By this time tomorrow, Sarah will be on her way to the Gulf Coast to volunteer for three weeks with the American Red Cross.
So far, all we know is that she is going to “New Orleans.” Of course, she could get there and immediately get shipped off to Baton Rouge, Texas, or some other location where the Red Cross needs help. Apparently, most of the Red Cross work at this point revolves around feeding people displaced by the hurricanes and what they call “bulk distribution.” According to Sarah, bulk distribution means driving a truck full of donated food, water, pots, pans, or anything else donated to the Red Cross in large numbers. Once the truck reaches a designated location, volunteers unload the truck and its contents are distributed to the needy. She doesn’t know yet if she’ll have a cot in a gymnasium, a hotel room, or something in between. Apparently, Red Cross accomodations for volunteers run the gamut.
Generally, people have been supportive of Sarah. Her co-workers, teachers, and fellow students have all accomodated her sudden departure in gracious, helpful ways.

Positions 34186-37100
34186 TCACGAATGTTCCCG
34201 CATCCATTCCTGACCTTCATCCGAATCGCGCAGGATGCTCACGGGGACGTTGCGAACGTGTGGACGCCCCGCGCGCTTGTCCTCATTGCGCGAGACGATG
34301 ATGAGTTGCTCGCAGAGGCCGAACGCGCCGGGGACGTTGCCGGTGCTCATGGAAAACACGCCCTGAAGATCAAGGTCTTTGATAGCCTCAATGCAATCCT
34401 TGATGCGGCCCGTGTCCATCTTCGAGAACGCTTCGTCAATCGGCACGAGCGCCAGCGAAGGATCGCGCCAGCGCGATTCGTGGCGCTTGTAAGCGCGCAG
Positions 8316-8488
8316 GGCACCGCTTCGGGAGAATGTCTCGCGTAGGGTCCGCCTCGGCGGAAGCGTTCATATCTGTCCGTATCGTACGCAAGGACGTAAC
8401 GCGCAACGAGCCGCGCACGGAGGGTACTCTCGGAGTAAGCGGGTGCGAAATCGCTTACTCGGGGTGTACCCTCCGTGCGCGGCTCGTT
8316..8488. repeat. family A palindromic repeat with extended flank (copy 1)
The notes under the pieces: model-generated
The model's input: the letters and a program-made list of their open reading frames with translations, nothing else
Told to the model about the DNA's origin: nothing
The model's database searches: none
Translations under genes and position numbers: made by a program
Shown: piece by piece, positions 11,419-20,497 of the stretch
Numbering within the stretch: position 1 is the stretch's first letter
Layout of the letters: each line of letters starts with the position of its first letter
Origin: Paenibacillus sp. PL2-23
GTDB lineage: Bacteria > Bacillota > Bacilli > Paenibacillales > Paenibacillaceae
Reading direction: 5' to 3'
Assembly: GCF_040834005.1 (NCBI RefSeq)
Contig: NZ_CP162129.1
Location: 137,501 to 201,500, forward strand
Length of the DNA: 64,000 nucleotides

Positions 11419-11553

Others, however, have been full of doom and gloom towards some mysterious end. They insist that crime is rampant on the Gulf Coast and that she’ll be going to a location only slightly safer than downtown Baghdad. They remind and badger her about constantly minding her safety, traveling in groups, and trusting no one. In short, they treat her like she’s a naive 15 year-old off to the Big City for the first time, rather than a mature woman who has been all over the US and the world. They seem to forget that the Red Cross isn’t necessarily in the business of sending its volunteers into dangerous locations. In addition, what is the point of telling her that she’ll be walking into an urban Vietnam? To make the ones sitting safely at home feel better about themselves? “Well, we’re not going, but we did our part by telling her unsubstantiated horror stories.”
Nice. Real nice.
It’s good to know that you can always count on some people for deconstructive moral support.
While she’s gone, Dalla, Ira, and I will hold down the fort in Madison. I’m sure that the two of us who aren’t reptiles will miss her. The house will certainly be quieter as a result.